Publications & Presentations

Academic

Publications

Full citation

Good, A., Kreutz, G., Choma, B., Fiocco, A., & Russo, F. A. (2020). The SingWell project protocol: the road to understanding the benefits of group singing in older adults. World Health Organization (WHO) Public Health Panorama, 6(1). http://www.euro.who.int/en/publications/public-health-panorama/journal-issues/volume-6,-issue-1,-march-2020/short-communication3

Research

Presentations

Biopsychological Perspectives on Choral singing & Stress

Canadian Stress Research Summit | April 2020

Frank Russo1, Arla Good1, Alexandra Fiocco1, & Gunter Kreutz2

1 = Department of Psychology, Ryerson University, Toronto, Canada

2 = Department of Music, Carl von Ossietzky University, Oldenburg Germany

A number of studies conducted over the past two decades have supported long-standing anecdotal observations that older adults participating in choral singing experience short-term reductions in stress. Although the participants in these studies have tended to be high functioning older adults living without chronic health problems, findings have been generalized leading to widespread recommendations for singing participation regardless of health status. We report two studies on community-based choirs, Study 1 compared a choir of Parkinson patients (N = 14; mean age: 73.8 years) with a choir of healthy-aging older adults (N = 10; mean age 72.8 years) in a pre-post design (60-minute singing sessions). Study 2 compared two subgroups of participants drawn from the same mixed choir in a pre-post design (60-minute singing sessions). The two subgroups included older adults living with lung disease (N = 16 mean age = 72) and older adults living without chronic illness (N = 9; mean age: 74.3). Different sets of dependent measures were applied in each study including psychological (likert-type scale) and biological (salivary cortisol) measures of stress. Significant reductions in stress-related outcomes were found irrespective of individual health status. These findings replicate and extend previous work by suggesting similar beneficial effects of choral singing in older adults irrespective of health status as represented in psychological and biological changes.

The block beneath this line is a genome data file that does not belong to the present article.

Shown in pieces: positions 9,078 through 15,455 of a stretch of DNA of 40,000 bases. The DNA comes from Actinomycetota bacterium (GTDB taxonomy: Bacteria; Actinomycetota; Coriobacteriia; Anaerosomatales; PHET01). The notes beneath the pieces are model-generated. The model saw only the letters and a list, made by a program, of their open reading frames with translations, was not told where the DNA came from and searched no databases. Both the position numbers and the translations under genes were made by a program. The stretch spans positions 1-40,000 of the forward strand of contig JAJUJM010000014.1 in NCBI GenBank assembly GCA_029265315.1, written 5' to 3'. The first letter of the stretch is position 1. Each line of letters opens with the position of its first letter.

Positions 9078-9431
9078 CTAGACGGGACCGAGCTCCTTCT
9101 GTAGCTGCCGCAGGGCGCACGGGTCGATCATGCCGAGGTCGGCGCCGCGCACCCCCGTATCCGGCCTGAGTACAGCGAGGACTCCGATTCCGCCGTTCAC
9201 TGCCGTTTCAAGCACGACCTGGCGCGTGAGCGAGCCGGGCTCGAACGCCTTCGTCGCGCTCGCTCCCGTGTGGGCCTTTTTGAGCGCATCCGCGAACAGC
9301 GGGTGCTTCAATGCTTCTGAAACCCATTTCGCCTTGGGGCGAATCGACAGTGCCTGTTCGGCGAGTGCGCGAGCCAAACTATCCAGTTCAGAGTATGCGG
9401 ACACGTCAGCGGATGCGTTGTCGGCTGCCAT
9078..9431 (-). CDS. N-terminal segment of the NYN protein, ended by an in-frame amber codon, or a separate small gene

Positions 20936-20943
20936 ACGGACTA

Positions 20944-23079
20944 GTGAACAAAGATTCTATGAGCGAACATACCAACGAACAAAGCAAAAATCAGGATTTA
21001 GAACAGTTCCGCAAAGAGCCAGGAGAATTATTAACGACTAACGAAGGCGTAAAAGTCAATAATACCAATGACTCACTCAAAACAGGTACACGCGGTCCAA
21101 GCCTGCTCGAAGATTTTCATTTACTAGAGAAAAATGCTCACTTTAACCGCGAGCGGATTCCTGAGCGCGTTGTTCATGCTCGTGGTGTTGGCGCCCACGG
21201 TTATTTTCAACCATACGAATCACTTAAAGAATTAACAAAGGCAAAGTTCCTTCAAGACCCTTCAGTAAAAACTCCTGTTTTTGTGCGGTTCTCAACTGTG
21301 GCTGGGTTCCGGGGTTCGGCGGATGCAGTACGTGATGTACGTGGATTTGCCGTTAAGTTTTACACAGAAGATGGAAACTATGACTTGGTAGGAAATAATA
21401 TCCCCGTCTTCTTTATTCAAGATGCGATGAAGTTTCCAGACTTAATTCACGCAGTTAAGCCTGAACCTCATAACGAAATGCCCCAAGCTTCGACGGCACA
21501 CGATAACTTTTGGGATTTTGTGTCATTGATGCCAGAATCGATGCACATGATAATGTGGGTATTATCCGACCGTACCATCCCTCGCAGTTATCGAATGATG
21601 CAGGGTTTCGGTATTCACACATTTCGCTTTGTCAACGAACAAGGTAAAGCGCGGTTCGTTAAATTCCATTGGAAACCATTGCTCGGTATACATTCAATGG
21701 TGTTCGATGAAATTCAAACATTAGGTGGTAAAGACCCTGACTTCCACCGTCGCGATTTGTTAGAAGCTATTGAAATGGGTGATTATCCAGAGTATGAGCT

Unpacking (Group) Singing

Ryerson University, Psychology Deptartment, ACN Meeting | March 2020

Gunter Kreutz1

1 = Department of Music, Carl von Ossietzky University, Oldenburg Germany

Dr. Kreutz discusses biomarkers and family dynamics as they relate to group singing.

Understanding Group Singing in Older Adults from a Biopsychosocial Perspective

Keynote Lecture, BRAMS – CRBLM Lecture Series| November 2019

Frank Russo1

1 = Department of Psychology, Ryerson University, Toronto, Canada

Many older adults face formidable challenges to social wellbeing. Foremost among these is the social isolation and loneliness that may arise from a combination of factors inclusive of retirement from work, increased physical distance from family, and the death of loved ones. Another prominent challenge to social wellbeing concerns stigma, often involving self-stereotyping whereby an individual internalizes commonly held negative characterizations of aging or aging-associated diseases as part of their social identity. SingWell Canada is a SSHRC-funded partnership development grant that aims to investigate the potential for choir singing to support social wellbeing in older adults living with age-associated diseases (Parkinson’s, Lung Disease, Dementia, Aphasia, Hearing Loss) as well as those who are in good health. We are currently tracking 15 newly formed choirs across Canada. A second aim of this project is to clarify the sociobiological underpinnings of any benefits to social wellbeing. Our results at the year-1 mark of this program of research suggest that group singing leads to increased social connectedness and reduced stigma. Pre-post session effects typically show increases in oxytocin and pain thresholds, and decreases in cortisol. Comparisons with control conditions suggest that some of these pre-post effects are driven by singing alone, while others arise as a function of group dynamics.

Group Singing, but not Private Singing, Elevates Mood & Increases Oxytocin in Older Adults

SMPC Conference Lecture | August 2019

Arla Good1, Alexander Pachete1, Gunter Kreutz2, Alexandra Fiocco1, Fran Copelli1, and Frank Russo1.

1 = Department of Psychology, Ryerson University, Toronto, Canada

2 = Department of Music, Carl von Ossietzky University, Oldenburg Germany